The Texas State Board of Education has been stirring controversy by revising the State Social Studies Curriculum Standards. The revisions raise important questions about the relationship between government, religion, and education. Yesterday, two University of Texas professors debated the issue as part of the University’s Chautauqua Series. Here are their opening statements. Daniel Bonevac, Professor of Philosophy, defended the Board’s revisions, and Lorenzo Sadun, Professor of Mathematics, critiqued them.
- Why is substituting ‘free enterprise’ for ‘capitalism’, and ‘Constitutional republic’ for ‘democracy’, supposed to be “Orwellian”? These terms aren’t inaccurate. In fact, they’re more precise. A Constitutional republic is a type of democracy. And capitalism and free enterprise aren’t synonymous. Free enterprise has existed from the beginning of human economic interaction, in full display in every farmer’s market or garage sale. Capitalism requires the accumulation of large amounts of capital, and so arose in the Renaissance with the rise of banking and insurance.
- What is wrong with having students study Aquinas (originator of the concept of natural law, a crucial foundation for the concept of a natural, inalienable right), Calvin (whose model of church governance became the model for a Constitutional republic), and Blackstone (originator of the phrase “the pursuit of happiness,” and recorder of the common law)? It’s not as if the Enlightenment is being slighted; Hobbes, Locke, Rousseau, Voltaire, and Montesquieu all remain in the standards.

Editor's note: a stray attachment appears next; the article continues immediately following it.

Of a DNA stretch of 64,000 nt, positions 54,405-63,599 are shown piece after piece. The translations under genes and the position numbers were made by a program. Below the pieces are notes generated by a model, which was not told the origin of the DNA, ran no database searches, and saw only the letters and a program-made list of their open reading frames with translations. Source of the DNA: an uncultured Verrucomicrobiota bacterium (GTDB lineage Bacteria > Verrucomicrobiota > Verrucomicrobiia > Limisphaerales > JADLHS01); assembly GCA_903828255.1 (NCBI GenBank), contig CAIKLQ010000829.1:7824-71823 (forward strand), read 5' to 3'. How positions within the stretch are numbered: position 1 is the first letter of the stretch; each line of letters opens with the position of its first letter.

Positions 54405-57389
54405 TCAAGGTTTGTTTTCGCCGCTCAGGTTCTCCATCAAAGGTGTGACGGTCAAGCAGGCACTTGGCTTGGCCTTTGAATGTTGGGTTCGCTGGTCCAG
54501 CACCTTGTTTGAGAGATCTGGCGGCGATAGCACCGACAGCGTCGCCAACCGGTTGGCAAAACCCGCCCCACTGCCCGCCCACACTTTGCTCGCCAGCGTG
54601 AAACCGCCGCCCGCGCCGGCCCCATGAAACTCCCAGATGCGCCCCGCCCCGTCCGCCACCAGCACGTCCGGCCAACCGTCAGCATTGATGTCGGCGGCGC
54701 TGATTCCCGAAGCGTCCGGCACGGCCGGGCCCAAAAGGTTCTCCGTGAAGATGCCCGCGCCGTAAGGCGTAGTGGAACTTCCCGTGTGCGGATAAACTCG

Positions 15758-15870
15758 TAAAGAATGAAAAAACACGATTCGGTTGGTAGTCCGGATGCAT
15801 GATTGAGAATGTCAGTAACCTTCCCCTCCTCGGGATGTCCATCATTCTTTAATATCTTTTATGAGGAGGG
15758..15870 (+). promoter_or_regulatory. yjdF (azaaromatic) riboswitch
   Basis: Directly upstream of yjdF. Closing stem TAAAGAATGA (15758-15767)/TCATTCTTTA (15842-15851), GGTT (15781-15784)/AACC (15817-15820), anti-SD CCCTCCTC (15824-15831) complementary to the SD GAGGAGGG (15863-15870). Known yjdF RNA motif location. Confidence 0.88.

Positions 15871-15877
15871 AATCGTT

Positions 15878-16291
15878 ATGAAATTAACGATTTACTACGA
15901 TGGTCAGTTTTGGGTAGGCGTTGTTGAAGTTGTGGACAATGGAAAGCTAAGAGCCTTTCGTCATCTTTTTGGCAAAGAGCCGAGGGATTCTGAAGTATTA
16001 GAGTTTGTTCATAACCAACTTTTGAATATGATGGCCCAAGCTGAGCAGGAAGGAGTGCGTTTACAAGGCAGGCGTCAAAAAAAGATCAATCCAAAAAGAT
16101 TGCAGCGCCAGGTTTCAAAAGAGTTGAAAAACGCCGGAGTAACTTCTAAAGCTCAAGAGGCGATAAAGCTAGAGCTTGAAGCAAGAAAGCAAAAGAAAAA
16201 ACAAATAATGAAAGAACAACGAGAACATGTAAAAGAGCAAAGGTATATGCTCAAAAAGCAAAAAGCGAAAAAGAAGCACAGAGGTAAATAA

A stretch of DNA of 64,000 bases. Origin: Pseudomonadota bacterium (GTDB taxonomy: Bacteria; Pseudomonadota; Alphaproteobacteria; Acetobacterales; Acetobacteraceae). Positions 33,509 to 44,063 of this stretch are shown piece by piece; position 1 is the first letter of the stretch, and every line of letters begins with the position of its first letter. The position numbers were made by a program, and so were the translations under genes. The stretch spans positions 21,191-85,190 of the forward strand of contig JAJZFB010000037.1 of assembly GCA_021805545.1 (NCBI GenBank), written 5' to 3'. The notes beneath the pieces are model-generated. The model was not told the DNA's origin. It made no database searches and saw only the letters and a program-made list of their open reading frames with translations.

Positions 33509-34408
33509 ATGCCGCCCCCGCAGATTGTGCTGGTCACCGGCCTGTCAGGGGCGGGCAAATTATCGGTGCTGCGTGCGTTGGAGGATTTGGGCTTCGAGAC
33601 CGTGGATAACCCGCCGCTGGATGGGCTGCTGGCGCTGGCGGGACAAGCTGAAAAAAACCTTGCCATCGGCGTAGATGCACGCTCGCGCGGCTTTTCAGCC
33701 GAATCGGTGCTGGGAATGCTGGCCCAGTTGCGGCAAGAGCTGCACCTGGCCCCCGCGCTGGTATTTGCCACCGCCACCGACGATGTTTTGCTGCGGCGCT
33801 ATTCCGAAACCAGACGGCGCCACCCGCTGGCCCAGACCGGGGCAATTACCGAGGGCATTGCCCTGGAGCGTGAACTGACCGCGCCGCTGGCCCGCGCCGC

- No one is proposing religious tests for public office, the establishment of a state religion, or anything of the kind. The question is whether students can be taught about the religious beliefs that motivated many of the important actors in American history.
- People on the Left are outraged that the Board voted down a proposal to require students to “examine the reasons the Founding Fathers protected religious freedom in America by barring government from promoting or disfavoring any particular religion over all others.” But the First Amendment is already included in the standards. And “establishing a religion” and “promoting or disfavoring a religion” are not equivalent. The proposal is politically tendentious, not the Board’s rejection of it.
- The Left is also outraged that the Board voted to include the Venona papers in the standards. Evidently they are eager to keep alive the myths about the McCarthy era, the Alger Hiss case, and the Rosenberg trials, suppressing the evidence now available that shows that Hiss was a spy, that the Rosenbergs were guilty, and that the government was infiltrated by Soviet agents at very high levels.